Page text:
Published by The Australian
“The only way to organise and pay for health services well is to change the system every second year so nobody feels comfortable in it.”
That is the response of Brian Abel-Smith, a professor from the London School of Economics, when asked whether there were any new and significant ideas in healthcare policy.
The question was asked a few decades ago, but successive Australian health ministers have followed this advice to the letter.
In a rather bipartisan approach, GPs and their patients have been shaken, stirred, turned inside-out and put in the freezer. The reason? Nothing in particular, other than politics.
Funding GP visits accounts for about 7 per cent of the Australian government’s total health expenditure. Substantial yes, but it pales in comparison with the figures for the cost of pharmaceuticals and the cost of specialist hospital care. GPs are clearly not the cost drivers of Australia’s healthcare system. That is self-evident.
But GPs are an easy target for political decisionmakers, and that does affect our patients. If visits to the GP are not funded appropriately, patients delay those consultations.
Unfortunately, those patients belatedly end up in the overcrowded hospital system. This is unnecessary. It is distressing for our patients and comes with a hefty bill for the already burdened taxpayer.
It’s time for a rethink. It’s time to take reactive politics out of healthcare and to commit to evidence-based health policies. After all, isn’t it our aspiration to advance Australia fair and keep our nation healthy?
If we look at the substantial international evidence, health systems focusing on general practice have lower use of hospitals and better health outcomes compared with health systems that focus on specialist care. If medical conditions are managed by GPs, the costs to patients and the taxpayer are significantly lower than the costs of a hospital specialist.
Access to a preferred GP is strongly associated with lower emergency department presentations and hospital use across a wide range of acute and chronic medical conditions.
And if patients have to be admitted to hospital, the risk of readmission after discharge is significantly less if they have ready access to their GP.
This is not rocket science. It’s logical, evidence-based and intellectually sound. It just needs to be implemented. But it looks like politics has been getting in the way of sound health policies for far too long.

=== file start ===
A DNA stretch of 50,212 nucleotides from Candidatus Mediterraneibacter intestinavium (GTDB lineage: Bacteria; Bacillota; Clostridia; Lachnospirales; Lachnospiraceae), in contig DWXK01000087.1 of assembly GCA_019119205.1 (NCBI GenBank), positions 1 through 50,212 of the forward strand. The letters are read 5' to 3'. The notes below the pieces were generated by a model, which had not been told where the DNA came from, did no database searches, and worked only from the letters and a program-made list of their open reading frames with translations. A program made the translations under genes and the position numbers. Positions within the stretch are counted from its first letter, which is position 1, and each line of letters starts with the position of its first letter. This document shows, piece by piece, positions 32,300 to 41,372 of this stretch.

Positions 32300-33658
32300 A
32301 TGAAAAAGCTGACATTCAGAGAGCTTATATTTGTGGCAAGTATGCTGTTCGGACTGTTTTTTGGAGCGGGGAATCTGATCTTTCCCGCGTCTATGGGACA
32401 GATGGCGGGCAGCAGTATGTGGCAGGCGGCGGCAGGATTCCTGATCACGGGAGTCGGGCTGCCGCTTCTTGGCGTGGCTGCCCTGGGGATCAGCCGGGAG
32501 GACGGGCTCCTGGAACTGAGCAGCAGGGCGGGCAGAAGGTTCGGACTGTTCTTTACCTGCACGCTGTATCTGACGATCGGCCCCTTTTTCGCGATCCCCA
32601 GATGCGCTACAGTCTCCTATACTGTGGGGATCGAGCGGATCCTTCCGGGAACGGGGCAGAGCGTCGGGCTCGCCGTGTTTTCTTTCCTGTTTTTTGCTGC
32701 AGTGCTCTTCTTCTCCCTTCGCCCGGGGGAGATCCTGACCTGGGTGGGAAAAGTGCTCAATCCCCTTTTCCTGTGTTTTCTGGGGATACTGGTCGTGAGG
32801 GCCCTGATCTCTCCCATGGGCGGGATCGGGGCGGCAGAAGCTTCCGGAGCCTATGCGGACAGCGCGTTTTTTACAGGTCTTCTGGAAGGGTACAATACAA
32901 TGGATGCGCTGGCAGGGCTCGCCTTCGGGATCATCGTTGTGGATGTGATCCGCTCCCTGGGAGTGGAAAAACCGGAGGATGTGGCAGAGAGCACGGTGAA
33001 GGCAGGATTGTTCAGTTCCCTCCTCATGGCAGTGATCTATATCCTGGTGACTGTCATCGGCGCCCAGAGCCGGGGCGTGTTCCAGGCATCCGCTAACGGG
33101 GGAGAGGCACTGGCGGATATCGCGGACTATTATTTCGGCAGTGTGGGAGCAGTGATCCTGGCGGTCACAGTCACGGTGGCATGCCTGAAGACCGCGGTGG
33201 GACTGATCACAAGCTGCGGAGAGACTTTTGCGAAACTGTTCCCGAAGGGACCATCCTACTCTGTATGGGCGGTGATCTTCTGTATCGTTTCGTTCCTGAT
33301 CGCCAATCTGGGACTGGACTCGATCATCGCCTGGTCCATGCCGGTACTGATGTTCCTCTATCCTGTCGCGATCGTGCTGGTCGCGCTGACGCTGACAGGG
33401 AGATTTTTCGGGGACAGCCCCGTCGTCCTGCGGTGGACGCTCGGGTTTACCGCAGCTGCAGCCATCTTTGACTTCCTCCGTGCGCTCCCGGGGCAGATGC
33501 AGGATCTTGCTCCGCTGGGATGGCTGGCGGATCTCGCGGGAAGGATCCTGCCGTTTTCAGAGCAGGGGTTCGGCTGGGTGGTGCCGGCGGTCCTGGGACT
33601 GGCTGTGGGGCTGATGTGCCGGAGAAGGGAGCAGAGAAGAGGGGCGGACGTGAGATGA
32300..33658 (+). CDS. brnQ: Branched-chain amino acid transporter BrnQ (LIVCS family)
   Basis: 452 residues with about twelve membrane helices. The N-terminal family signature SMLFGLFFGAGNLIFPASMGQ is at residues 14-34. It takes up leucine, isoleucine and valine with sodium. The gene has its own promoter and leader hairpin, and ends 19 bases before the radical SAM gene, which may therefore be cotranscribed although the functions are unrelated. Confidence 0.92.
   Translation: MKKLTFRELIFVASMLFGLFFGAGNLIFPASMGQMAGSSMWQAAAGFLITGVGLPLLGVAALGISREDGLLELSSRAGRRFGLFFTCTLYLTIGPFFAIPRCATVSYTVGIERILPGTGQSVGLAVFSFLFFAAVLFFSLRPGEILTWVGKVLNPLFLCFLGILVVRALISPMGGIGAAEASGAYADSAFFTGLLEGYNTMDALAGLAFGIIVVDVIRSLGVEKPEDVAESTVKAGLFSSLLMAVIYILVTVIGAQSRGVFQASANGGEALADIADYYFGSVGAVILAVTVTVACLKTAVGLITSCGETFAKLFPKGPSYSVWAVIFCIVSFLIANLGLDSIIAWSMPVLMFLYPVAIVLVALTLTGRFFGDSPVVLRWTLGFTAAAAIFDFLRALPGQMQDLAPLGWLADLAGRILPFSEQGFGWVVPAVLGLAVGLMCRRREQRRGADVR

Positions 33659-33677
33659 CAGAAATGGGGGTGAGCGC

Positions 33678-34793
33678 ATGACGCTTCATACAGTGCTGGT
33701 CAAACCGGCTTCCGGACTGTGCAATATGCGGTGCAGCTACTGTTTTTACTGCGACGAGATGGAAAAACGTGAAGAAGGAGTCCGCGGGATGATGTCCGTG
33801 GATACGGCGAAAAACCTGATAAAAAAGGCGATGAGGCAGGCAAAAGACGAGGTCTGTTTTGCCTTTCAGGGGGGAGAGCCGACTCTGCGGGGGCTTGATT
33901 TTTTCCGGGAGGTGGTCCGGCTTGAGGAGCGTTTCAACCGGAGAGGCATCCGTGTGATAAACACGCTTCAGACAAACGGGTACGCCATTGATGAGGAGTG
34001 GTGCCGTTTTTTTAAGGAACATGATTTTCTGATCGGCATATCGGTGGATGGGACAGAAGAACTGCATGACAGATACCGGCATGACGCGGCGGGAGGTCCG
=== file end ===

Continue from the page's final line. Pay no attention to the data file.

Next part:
So, let’s go back to the numbers. Federal governments fund GP visits for $7.2 billion a year. That figure equals $29.50 per person per month.
If we focused just on avoiding unnecessary hospital admissions and presentations to the emergency department by enabling better access for patients to see their GP, taxpayers would save $4bn — every year. Imagine the opportunities if we then redirected those savings back to general practice: GPs could actually spend time with their patients.
Patients want health, not necessarily treatment, and GPs always want to do the right thing by their patients. Fostering that relationship will improve health outcomes, but it will also reduce the prescribing of expensive drugs and cut the number of costly blood tests and scans. GPs would be given the opportunity to invest in personalised medicine aided by data analytics, so their patients receive the individualised care they need.
We all know that a one-size-fits-all approach does not work when it comes to one’s own health.
So, let’s enable GPs to practise quality healthcare, enable GPs to extend their scope of practice to meet the need and expectations of their patients, and allow GPs to use appropriate and safe technology to interact with their patients. Technology designed solely for enhanced and meaningful use by GPs and their patients. Technology that is legally protected from being accessed and used for other, secondary purposes that are clinically irrelevant.
Let’s enable GPs to demonstrate how they continually improve as professionals, rather than asking the profession to manage costs by funding less and demanding more.
Australia’s GPs are treating 61 million more medical conditions now than a decade ago. We just cannot do more with less.
Our patients understand that, the public understands that — and political decisionmakers are asked to take action.
We may now have the right leader for Australia’s most challenging and important portfolio.
Following several positive and meaningful conversations with the new federal Health Minister, Greg Hunt, I am optimistic that he understands anything other than committing to investing in general practice would be shortsighted, and would not reflect our ambition to be the clever country with the finest healthcare system.
Lifting the Medicare rebate freeze for consultations with GPs would be a start, but imagine the opportunities if we fully commit to strengthening general practice: Australia would have the finest healthcare system in the world. Now, that would be very clever indeed.